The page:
Reducing the influence of anecdotal reasoning on people's health care decisions: is a picture worth a thousand statistics?
BACKGROUND: People's treatment decisions are often influenced by anecdotal rather than statistical information. This can lead to patients making decisions based on others' experiences rather than on evidence-based medicine. OBJECTIVE: . To test whether the use of a quiz or pictograph decreases people's reliance on anecdotal information. DESIGN: . Two cross-sectional survey studies using hypothetical scenarios. Participants read a scenario describing angina and indicated a preference for either bypass surgery or balloon angioplasty. The cure rate of both treatments was presented using prose, a pictograph, a quiz, or a pictograph and quiz combination. Participants read anecdotes from hypothetical patients who described the outcome of their treatment; the number of successful anecdotes was either representative or unrepresentative of the cure rates. Setting and Participants. Prospective jurors at the Philadelphia County Courthouse and travelers at the Detroit-Wayne County Metropolitan Airport. Measurements. Proportion of respondents preferring bypass over balloon angioplasty. RESULTS: . In study 1, when statistical information was presented in prose, treatment choices were influenced by anecdotes, with 41% of participants choosing bypass when the anecdotes were representative and only 20% choosing it when the anecdotes were unrepresentative (x(2) = 14.40, P < 0.001). When statistics were reinforced with the pictograph and quiz, anecdotes had no significant influence on treatment decisions (38% choosing bypass when anecdotes were representative v. 44% when unrepresentative, x(2) = 1.08, P > 0.20). In study 2, the tradeoff quiz did not reduce the impact of the anecdotes (27% v. 28% choosing bypass after receiving or not receiving the quiz, x(2) < 1, P > 0.20). However, the pictograph significantly reduced the impact of anecdotes, with 27% choosing bypass after receiving no pictograph and 40% choosing bypass after receiving a pictograph (x(2) = 6.44, P < 0.001). CONCLUSIONS: . Presenting statistical information using a pictograph can reduce the undue influence of anecdotal reasoning on treatment choices.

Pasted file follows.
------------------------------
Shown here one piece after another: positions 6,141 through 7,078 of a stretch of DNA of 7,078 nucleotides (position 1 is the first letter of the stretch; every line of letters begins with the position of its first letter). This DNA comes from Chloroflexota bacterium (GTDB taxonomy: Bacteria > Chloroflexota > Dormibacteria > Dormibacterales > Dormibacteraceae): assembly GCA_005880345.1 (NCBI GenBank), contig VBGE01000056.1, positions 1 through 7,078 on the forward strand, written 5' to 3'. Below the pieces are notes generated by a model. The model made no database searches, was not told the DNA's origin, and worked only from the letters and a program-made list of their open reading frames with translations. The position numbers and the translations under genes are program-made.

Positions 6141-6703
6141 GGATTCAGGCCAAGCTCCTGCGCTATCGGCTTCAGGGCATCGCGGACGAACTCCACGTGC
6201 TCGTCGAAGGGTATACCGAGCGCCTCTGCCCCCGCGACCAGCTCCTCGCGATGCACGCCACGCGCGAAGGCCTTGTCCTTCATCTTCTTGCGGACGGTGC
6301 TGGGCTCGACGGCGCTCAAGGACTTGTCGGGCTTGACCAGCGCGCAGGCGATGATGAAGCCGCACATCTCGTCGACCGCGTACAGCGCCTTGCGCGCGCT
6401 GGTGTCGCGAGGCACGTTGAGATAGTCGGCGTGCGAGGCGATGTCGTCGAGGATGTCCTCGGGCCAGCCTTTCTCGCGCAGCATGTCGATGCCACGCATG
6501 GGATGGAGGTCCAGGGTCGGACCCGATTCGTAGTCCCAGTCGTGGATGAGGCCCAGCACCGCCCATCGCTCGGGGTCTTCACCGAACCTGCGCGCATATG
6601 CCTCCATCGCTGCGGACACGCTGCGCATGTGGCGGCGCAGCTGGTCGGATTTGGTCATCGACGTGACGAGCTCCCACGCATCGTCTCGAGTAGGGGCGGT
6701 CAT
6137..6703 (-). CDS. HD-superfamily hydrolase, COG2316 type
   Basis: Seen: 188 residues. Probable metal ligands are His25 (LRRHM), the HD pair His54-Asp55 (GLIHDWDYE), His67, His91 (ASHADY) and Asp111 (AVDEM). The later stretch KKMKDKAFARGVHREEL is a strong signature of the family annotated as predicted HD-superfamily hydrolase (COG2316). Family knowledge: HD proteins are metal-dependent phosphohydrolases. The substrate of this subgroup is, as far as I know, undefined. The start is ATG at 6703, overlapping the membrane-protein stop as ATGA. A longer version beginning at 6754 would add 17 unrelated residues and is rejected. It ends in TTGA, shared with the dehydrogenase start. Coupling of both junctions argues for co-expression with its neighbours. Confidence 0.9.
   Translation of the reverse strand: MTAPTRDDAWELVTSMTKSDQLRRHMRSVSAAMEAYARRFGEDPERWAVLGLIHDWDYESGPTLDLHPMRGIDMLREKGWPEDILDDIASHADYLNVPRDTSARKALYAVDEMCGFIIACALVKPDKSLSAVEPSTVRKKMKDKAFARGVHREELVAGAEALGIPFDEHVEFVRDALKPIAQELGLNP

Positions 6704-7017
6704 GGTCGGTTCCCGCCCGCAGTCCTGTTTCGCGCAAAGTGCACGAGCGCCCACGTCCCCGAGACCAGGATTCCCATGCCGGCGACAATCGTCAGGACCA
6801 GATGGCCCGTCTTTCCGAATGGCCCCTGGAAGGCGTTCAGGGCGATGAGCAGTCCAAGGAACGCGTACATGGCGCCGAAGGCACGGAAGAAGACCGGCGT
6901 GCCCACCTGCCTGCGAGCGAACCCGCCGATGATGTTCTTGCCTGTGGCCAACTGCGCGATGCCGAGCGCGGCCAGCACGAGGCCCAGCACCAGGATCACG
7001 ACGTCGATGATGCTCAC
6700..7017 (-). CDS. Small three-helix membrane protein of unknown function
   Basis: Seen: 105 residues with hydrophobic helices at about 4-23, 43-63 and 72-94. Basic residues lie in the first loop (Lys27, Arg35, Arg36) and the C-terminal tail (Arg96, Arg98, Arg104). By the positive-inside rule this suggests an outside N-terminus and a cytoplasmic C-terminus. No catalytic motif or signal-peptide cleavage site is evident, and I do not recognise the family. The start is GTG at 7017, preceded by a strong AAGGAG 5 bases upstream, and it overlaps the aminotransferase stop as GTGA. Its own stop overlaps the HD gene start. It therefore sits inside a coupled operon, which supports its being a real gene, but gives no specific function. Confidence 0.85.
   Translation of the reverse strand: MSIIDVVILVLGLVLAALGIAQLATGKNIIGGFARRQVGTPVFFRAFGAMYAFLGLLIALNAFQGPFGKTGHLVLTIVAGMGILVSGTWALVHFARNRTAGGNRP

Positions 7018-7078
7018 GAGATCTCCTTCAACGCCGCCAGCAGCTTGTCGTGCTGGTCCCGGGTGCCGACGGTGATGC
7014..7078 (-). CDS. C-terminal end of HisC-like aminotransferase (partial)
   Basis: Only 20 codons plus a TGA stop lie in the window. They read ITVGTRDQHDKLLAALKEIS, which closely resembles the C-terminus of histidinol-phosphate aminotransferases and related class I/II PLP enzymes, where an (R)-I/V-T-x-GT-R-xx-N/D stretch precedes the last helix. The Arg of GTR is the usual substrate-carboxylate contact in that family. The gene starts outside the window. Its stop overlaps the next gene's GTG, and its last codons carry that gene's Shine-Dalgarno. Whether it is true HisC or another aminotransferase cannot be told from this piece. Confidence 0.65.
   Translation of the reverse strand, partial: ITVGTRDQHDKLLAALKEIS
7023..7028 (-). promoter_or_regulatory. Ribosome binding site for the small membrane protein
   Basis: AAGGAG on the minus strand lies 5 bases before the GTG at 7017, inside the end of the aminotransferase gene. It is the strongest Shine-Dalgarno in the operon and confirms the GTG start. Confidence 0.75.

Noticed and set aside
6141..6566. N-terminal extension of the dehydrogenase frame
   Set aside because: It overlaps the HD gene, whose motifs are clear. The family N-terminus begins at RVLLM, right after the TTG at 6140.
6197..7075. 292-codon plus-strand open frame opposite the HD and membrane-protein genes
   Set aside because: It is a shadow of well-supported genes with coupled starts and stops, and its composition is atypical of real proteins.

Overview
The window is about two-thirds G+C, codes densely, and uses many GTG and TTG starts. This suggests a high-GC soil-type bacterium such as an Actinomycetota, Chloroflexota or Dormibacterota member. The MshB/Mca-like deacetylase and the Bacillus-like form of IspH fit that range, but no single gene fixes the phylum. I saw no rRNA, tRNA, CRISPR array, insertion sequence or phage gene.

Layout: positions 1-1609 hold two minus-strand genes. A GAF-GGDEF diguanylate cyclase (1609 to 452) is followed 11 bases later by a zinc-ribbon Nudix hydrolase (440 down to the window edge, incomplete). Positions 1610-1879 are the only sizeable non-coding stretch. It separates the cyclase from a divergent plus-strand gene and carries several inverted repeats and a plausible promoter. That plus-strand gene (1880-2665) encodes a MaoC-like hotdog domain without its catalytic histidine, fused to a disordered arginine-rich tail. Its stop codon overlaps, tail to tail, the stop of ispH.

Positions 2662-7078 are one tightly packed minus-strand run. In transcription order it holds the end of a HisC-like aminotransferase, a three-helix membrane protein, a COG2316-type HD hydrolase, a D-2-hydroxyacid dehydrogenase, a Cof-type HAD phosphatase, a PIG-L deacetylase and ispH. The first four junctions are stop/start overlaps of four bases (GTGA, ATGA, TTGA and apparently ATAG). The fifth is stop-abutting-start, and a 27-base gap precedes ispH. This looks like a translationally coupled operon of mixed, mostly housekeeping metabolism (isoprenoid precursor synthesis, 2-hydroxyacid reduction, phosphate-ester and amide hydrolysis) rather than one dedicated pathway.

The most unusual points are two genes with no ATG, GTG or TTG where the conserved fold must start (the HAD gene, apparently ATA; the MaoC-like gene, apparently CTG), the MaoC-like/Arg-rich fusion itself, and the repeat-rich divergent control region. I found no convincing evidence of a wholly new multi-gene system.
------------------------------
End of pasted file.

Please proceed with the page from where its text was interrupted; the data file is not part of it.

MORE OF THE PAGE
Fagerlin, A; Wang, C; Ubel, PA
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